As the eldest of four children born to working class Thomas and Cecily Taylor in 1538, Mary had a difficult start in life. Her brother died at the age of five, and her mother, who bore four children in four years, eventually died in childbirth when Mary was just four years old.
Mary married John Pannell in 1559, when she was twenty-one years old, and though we cannot know what their marriage was like, we know she didn’t bear their first child until nine years later. They named him Raphe but he died in infancy. Their daughter Elizabeth was born one year later, soon followed by John and Agnes.
Mary’s husband died the same year Agnes was born, leaving Mary a single mother of three. Her son John died at the age of eighteen, but still Mary chose not to remarry. As far as we know, she lived with her two adult daughters and no men, a situation that was likely to cause suspicion in 16th century rural Yorkshire.
It is said that Mary was the local ‘wise woman’, who lived in a hut at the edge of the woods and supported her family by mixing and selling herbal remedies. At some point this wasn’t proving profitable enough so she had to get a job at Ledston Hall (featured on ‘Most Haunted Live’ in 2007) as a servant to the Witham household.
Accusation of Witchcraft
The records are sparse, but it is said that by 1593, 5-year-old William Witham had developed some kind of illness. Perhaps he reminded Mary of her own son who passed away just a few years earlier, or even her brother who had died at the same age. Whatever the reason, she decided to help the young boy. She mixed up a herbal remedy and took it to Ledston Hall, to be rubbed on the boy’s chest. Mrs Witham mistakenly fed it to her child, which led to his death (Rennison, 2013).
The adult Sir William Witham also died in 1593, but the cause is unknown. It could be a coincidence that he died in the same year as his son, or the deaths could have been related. Some say Mary and William were having an affair, and when he ended it, she bewitched him to death. Others say William’s wife found out about the affair and killed him (The Newsroom, 2016).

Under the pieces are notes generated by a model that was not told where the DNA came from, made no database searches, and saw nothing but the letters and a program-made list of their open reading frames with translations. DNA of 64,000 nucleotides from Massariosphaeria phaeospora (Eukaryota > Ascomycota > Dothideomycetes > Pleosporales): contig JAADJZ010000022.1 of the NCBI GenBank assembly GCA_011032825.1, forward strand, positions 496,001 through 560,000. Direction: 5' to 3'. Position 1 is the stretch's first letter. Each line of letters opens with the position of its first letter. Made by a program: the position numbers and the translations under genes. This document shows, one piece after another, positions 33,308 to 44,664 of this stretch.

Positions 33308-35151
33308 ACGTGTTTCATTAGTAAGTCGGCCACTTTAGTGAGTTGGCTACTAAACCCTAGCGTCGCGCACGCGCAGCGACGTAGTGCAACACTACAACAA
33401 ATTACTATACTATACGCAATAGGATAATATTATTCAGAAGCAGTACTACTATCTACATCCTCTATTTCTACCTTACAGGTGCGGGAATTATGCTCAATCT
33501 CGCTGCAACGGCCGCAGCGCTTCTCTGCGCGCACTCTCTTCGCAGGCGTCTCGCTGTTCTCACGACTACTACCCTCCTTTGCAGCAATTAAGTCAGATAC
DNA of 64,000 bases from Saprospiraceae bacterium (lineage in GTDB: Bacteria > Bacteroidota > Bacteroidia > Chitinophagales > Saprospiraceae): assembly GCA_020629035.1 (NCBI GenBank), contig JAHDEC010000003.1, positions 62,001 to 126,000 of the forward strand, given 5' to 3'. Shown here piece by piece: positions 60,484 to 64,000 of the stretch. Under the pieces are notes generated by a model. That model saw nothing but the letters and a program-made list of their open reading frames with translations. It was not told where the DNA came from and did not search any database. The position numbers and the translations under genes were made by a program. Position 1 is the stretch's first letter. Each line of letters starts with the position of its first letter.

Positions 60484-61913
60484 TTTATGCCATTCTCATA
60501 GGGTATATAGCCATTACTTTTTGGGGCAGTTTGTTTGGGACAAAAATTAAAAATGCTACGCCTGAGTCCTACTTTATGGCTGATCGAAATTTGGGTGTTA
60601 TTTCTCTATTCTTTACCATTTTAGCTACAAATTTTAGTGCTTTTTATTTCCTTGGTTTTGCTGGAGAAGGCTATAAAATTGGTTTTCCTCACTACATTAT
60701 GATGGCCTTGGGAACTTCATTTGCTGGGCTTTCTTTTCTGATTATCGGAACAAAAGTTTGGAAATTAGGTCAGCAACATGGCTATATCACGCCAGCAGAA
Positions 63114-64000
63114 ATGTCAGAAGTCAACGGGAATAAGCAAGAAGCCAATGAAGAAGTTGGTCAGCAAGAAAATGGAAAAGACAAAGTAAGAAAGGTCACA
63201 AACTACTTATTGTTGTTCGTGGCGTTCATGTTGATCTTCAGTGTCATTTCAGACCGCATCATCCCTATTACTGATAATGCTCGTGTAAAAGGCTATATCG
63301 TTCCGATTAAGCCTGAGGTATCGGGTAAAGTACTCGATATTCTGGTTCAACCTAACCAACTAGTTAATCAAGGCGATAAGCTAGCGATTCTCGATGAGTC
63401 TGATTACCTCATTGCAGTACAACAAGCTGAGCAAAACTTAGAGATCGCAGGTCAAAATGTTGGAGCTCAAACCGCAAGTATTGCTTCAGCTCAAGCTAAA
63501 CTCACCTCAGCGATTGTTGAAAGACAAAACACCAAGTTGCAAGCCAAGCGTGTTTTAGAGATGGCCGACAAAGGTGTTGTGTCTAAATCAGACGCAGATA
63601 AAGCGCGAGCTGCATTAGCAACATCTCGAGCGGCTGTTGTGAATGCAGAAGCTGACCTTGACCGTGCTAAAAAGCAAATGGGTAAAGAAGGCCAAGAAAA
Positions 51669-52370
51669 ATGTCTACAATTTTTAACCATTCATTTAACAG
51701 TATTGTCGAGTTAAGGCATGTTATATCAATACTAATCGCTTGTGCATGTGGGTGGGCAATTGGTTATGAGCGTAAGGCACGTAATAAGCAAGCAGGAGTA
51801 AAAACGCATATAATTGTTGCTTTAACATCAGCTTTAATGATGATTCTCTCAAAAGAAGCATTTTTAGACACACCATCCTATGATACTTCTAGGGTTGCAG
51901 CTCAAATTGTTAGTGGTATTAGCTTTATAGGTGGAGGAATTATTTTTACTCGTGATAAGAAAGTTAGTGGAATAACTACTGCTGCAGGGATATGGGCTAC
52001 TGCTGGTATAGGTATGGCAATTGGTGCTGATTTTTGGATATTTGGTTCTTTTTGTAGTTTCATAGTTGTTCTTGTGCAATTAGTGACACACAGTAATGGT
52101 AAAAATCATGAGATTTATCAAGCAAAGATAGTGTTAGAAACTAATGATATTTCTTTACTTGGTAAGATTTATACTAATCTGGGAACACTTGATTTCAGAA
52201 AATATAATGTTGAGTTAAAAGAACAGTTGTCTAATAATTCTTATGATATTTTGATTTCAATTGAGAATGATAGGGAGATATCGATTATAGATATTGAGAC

Either way, Mary Pannell was accused of witchcraft, specifically of using witchcraft to cause the death of William Witham and his son. She was arrested under the Witchcraft Act of 1562, which defined witchcraft as a crime punishable by death. The law allowed her to be held for three days while she was questioned, with the aim being to extract a confession.
Without a confession, Mary was taken to trial, but all court records from this period have been lost, so it is uncertain what exactly happened. It appears that nothing happened for the next ten years, and in 1603 Mary was tried in the city of York.
Court records from around this time indicate that a woman accused of witchcraft would be examined for a mark of the devil, or a witch’s teat. This could be any sort of freckle or mole on the body, often in a private place, underneath body hair. The medical examination report would then be read aloud in court. Neighbours would be called as witnesses, and would often blame the accused for failed harvests, the death of cattle, or any harm caused to other people.
Whatever the evidence presented at Mary’s trial in 1603, she was sentenced to death. It is likely that she was hanged at York, and later her body was brought back to her hometown of Kippax to be burned at the top of a hill near Castleford. This hill has come to be known as Mary Pannell Hill, where during the 1600s, when the area was covered with forest and only very scantily populated, Mary Pannell’s body was burned. The ghost of Mary Pannell is said to haunt the hill to this day (Roberts, 1885).
Rennison, E. (2013). Yorkshire Witches. Amberley Publishing.
Roberts, G. (1885). Topography and Natural History of Lofthouse and Its Neighbourhood; with the Diary of a Naturalist and Rural Notes.
The Newsroom. (2016, October 31). The confusing fate of a witch from long ago. Pontefract and Castleford Express.